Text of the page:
Money-back guaranty: You’ll like at least one Kispert doppelgänger

Money-back guaranty: You’ll like at least one Kispert doppelgänger

Money-back guaranty: You’ll like at least one Kispert doppelgänger
Wizards guard Corey Kispert | Photo by Jordan Johnson/NBAE via Getty Images

Back in April, I wrote about Corey Kispert’s somewhat promising rookie season. Now it’s time for the doppelgänger treatment.

Overall, Kispert’s rookie season rated below average. He struggled on defense, which is normal for rookies, and showed he can be a good NBA shooter after a rough start to the season.

He’s a good bet for an uptick in three-point shooting — last season, he shot just 35.0%, but he connected on 62.9% of his twos and 87.1% from the free throw line. Even with basically average three-point shooting, his offensive efficiency was above average.

Even as a specialist, he’ll need to maintain (or improve) that efficiency, while also boosting his three-point volume because…well…he didn’t much more — below average rebounding, playmaking and defense.

His 8.8 three-point attempts per 100 team possessions sounds kinda high, but league average was 7.1.

Here’s a look at some of the stats I use when evaluating players (box score stats are per 100 team possessions, unless otherwise noted):

  • PPA (in PPA, average is 100 and higher is better): 87
  • Offensive rating (points produced per 100 individual possessions): 116 (+4.0 relative to league average)
  • Usage: 13.9% (average is 20.0%)
  • Points: 17.5
  • Rebounds: 5.8
  • Assists: 2.3
  • Steals: 1.0
  • Blocks: 0.6
  • Turnovers: 1.4
  • Fouls: 2.6
  • Free throw attempts: 1.7
  • efg: 56.4%
  • 2pt%: 62.9%
  • 3pt%: 35.0%
  • FT%: 87.1%

For those unfamiliar, my Statistical Doppelgänger Machine works by comparing a player’s performance across 14 different categories that include age, playing time, pace-neutral box score stats and scores from my PPA metric. All that’s rolled up into a single score that (in theory) provides a list of NBA players since 1977-78 with similar production at a similar age.

Kispert’s rookie season fits a familiar player archetype — low usage shooter who avoids turnovers. His first 7 comps rate as highly similar, and his top 30 comps are fairly strong matches. The differentiator between how successful these players become is often related to how well they learn to defend.

  1. Hollis Thompson, Philadelphia 76ers, 2014-15, age 23 — Undrafted out of Georgetown, Thompson managed to appear in four NBA seasons. His first two seasons with The Process 76ers were his best (PPAs: 69 and 71), and then he slipped to replacement level for a couple seasons before exiting the league.
  2. Cameron Johnson, Phoenix Suns, 2019-20, age 23 — A surprise 11th overall pick (most expected him to go later in the first round), Johnson was immediately productive as a 23-year-old rookie (PPA: 95). He actually took a step back in his second season (84 PPA), before getting to an above-average 124 PPA in year three. One difference between Johnson and Kispert: defense. Johnson is a plus defender (and was as a rookie); Kispert needs to improve on that end.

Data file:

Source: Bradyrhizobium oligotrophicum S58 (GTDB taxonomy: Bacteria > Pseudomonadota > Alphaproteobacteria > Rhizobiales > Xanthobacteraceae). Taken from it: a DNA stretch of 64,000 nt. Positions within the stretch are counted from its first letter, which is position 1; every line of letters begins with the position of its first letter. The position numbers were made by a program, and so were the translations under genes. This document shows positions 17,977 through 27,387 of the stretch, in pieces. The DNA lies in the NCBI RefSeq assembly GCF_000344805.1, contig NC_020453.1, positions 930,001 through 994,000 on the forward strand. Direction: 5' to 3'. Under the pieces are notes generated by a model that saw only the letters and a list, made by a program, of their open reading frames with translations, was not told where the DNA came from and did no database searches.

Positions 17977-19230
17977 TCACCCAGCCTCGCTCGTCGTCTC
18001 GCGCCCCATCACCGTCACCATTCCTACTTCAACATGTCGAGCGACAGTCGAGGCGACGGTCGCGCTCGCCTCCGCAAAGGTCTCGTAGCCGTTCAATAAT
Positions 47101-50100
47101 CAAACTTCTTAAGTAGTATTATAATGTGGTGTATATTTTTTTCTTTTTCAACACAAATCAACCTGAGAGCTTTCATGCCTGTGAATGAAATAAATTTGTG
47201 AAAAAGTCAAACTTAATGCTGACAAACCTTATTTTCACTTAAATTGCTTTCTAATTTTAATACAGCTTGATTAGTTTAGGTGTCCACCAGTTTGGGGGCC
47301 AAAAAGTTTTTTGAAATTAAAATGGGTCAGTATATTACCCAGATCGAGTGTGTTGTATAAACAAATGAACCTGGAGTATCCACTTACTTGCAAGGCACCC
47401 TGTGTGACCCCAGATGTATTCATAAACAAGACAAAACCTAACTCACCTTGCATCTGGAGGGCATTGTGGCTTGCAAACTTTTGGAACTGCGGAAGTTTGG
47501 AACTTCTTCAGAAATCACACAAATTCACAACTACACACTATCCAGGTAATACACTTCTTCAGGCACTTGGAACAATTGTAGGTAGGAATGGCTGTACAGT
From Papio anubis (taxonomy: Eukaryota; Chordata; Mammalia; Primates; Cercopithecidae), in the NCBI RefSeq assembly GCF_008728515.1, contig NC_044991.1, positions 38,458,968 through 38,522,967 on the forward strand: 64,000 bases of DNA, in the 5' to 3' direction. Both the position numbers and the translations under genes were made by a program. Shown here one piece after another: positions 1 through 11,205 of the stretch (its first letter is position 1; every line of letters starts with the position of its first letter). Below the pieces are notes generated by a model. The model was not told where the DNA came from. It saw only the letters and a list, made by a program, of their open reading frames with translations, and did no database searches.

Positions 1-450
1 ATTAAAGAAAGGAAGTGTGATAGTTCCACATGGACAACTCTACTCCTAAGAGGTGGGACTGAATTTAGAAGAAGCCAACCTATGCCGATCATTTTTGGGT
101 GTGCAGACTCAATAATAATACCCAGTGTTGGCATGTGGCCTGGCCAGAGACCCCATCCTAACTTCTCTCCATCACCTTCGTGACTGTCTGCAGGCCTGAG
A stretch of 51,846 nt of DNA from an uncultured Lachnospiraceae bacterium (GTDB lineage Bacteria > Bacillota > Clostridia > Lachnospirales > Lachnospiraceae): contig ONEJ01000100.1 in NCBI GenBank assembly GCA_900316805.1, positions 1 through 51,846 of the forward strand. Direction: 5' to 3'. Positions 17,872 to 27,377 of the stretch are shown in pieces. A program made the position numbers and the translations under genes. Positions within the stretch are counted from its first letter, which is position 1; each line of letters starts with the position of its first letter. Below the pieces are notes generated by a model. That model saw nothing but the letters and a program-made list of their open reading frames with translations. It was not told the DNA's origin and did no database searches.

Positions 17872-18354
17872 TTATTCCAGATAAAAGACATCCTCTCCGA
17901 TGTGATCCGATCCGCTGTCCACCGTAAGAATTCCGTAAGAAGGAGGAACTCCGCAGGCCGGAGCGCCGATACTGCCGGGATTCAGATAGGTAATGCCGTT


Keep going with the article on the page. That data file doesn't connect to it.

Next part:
3. Desmond Bane, Memphis Grizzlies, 2020-21, age 22 — Bane’s rookie season was a lot like Kispert’s — decent, somewhat promising, but not mind-blowing (PPA: 86). If Kispert could match Bane’s second season, it would exceed everyone’s wildest dreams, including Kispert’s. That’s because Bane produced like one of the league’s top wings — a 162 PPA that included 43.6% shooting on 9.4 three-point attempts per 100 team possessions. Bane matched Kispert’s 116 offensive rating but with a usage rate of 23.3%.
  4. Jodie Meeks, Philadelphia 76ers, 2001-12, age 24 — Good shooter who managed several averageish seasons in a 10-year career. Meeks even cracked average twice — at 23 with Philly, and at 26 with the Lakers. Naturally, his production cratered when he got to Washington.
  5. Gary Trent Jr., Portland Trailblazers, 2019-20, age 21 — Selected in the second round, Trent has already outperformed his draft slot. He barely played as a 20-year-old rookie (just 111 minutes), but when given playing time began producing at a mid-80s PPA level — a bit below average, but still useful. Last season, he became a solid starter with the Toronto Raptors.
  6. Josh Hart, Los Angeles Lakers, 2017-18, age 22 — Hart’s career projection seems plausible for Kispert, though I think Kispert will be a better shooter. Here’s Hart’s PPA progression: 90 (this is the comp season), 60, 90, 89, 132.
  7. Omri Casspi, Sacramento Kings, 2010-11, age 22 — Casspi wasn’t bad as a youngster, but he didn’t improve much. His best season was a 96 PPA at age 27.
  8. Justin Jackson, Sacramento Kings, 2017-18, age 22 — The 15th pick in the 2017 draft, Jackson has played for seven teams in five seasons. He was slightly above replacement level in his rookie year, but he hasn’t improved.
  9. Terrence Ross, Toronto Raptors, 2015-16, age 24 — This comp is probably more encouraging to Wizards fans than it should be. While Ross has wrecked Washington with multiple scoring binges, he also has to play other NBA teams. And he hasn’t fared as well against them. Overall, he’s been kinda okay — a mid-70s PPA level producer in most years. His peak was a 93 PPA at age 27.
  10. Nik Stauskas, Philadelphia 76ers, 2015-16, age 22 — Another Process Sixer. Another guy who just never figured out the NBA. He’s been replacement level throughout his career.

Kinda like my April write-up, Kispert’s doppelgängers are somewhat encouraging. If he can grow into a player like Johnson, Bane, Trent or Hart, the Wizards would be ecstatic. But the comps also include two Kings, two Process Sixers and some outright scrubs.

For Kispert, a successful NBA career is likely to boil down to taking and making lots of threes, and becoming at least neutral on defense.

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